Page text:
In her personal time, Ooi enjoys the company of her husband, daughter and a pet hamster named Mochi (aka Momo). She is also an active member of the Asian and Pacific American community in Indianapolis. She is on the Board of the Indianapolis Chinese Community Center, inc and is a member of the Indiana Association of Chinese Americans and the National Asian and Pacific American Women’s Forum.

Teaching Expertise:

International Relations, US-China Relations, East and Southeast Asian Politics, Chinese Politics, Human Rights and Humanitarianism, International Political Economy

Research Specialization:

Comparative Democratization, Transnational Activism, Human Rights, East Asian Politics and International Relations, Global Citizenship Education


PhD Political Science

University of Toronto (Canada)

MA (Southeast Asian Studies)

National University of Singapore (Singapore)

LLB (Bachelor of Laws, with Honors)

University College London (United Kingdom)



Korea Foundation Fellowship

Chiang Ching-kuo Foundation Fellowship

Taiwan Foundation for Democracy Fellowship

Dr. David Chu Scholarship

Political Science Award, University of Toronto 

Volkswagen Foundation Fellowship 

David Remondini
David Remondini
Adjunct – LAS Pol Sci

David J. Remondini is a flight instructor, attorney, civil mediator, news media consultant and mortgage foreclosure case mediator for five Marion County civil courts. In August of 2020, he began teaching a course in Community Mediation at Butler University and also  taught Poverty Law and Access to Justice in the Spring of 2021. In prior careers he was a reporter for The Indianapolis Star, a long-time executive level manager for the Indiana Supreme Court, and a corporate jet pilot. While with the Supreme Court he helped establish the Court’s IOLTA and Pro Bono and Pro Se projects.  In addition, he also organized the Supreme Court’s statewide mortgage foreclosure facilitation program. He graduated from Ripon College in Ripon, Wisc., and the Indiana University McKinney School of Law. He serves as an arbitrator for the financial services industry and in early 2021 he began hearing unemployment benefit appeals for the State of Indiana. His hobbies include hiking, birding, and biking. He is on hiatus from a quest to see as many of America’s National Parks as he can.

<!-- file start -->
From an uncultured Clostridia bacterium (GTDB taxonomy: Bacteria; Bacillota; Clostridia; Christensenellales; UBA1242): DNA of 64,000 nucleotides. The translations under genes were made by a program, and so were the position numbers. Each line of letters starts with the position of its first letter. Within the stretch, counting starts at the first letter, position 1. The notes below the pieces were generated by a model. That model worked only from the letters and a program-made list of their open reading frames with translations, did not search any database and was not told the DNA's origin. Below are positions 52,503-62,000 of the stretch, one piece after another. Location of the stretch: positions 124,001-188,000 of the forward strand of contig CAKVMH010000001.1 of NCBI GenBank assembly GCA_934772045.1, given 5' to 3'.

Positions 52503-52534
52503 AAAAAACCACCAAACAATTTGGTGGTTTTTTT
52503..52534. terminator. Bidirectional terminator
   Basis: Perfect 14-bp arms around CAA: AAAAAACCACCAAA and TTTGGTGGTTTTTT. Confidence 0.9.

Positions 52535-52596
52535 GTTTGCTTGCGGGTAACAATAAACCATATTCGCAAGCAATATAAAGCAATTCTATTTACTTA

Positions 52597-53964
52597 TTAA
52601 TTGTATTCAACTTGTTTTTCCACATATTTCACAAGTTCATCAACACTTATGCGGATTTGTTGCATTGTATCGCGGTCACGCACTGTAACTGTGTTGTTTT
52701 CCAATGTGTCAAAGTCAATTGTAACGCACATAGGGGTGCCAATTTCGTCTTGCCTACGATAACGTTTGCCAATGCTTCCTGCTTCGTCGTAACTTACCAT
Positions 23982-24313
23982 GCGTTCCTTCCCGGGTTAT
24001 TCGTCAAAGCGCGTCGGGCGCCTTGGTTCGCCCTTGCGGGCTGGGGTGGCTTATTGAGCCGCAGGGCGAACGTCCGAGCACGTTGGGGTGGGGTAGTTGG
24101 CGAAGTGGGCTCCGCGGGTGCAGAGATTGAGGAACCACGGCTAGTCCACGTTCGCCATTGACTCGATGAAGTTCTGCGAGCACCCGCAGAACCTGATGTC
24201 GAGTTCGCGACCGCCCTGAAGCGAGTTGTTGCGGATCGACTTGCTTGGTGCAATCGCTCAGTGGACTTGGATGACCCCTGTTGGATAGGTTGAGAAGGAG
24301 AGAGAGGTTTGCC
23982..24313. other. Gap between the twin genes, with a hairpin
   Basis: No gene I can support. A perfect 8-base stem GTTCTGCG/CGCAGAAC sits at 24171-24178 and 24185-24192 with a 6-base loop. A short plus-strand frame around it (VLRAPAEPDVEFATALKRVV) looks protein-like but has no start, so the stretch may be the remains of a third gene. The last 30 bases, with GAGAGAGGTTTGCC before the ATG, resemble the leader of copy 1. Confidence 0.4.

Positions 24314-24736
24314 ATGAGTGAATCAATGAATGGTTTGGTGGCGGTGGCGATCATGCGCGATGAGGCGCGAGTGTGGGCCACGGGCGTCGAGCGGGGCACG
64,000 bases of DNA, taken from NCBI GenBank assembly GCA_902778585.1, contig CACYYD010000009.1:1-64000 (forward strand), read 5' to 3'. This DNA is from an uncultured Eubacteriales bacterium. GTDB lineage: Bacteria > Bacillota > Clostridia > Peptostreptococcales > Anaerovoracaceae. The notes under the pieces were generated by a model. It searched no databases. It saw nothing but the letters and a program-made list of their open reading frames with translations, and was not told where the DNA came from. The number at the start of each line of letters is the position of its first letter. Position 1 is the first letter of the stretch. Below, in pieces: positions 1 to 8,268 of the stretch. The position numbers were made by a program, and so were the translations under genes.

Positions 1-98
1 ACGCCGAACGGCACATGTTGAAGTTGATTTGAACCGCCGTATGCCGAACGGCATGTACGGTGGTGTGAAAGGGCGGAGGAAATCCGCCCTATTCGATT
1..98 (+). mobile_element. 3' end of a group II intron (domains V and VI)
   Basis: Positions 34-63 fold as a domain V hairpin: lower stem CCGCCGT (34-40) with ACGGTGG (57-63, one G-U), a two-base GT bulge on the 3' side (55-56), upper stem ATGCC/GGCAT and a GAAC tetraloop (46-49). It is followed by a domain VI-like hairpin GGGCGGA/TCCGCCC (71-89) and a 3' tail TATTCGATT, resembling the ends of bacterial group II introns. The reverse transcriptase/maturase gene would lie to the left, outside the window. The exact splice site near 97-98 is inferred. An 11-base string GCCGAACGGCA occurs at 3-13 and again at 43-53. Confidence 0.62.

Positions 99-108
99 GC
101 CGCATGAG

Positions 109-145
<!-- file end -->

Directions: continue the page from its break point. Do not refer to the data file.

Sholeh Shahrokhi
Sholeh Shahrokhi
Professor – Anthropology

Sholeh Shahrokhi is a Professor in Anthropology in the college of LAS at Butler University.

Dr. Shahrokhi received her Ph.D. in anthropology from the University of California at Berkeley in 2008.  In the same year, she began teaching at Butler in the Department of History and Anthropology, and across interdisciplinary programs such as Race Gender and Sexuality Studies; Peace Studies; International Studies; and Global and Historical Studies.

Her scholarship focuses on explorations of power as manifested in an intersectional and discursive expressions of gender, race, body, age, religion and ethnicity, urbanity, as socio-cultural frames of differences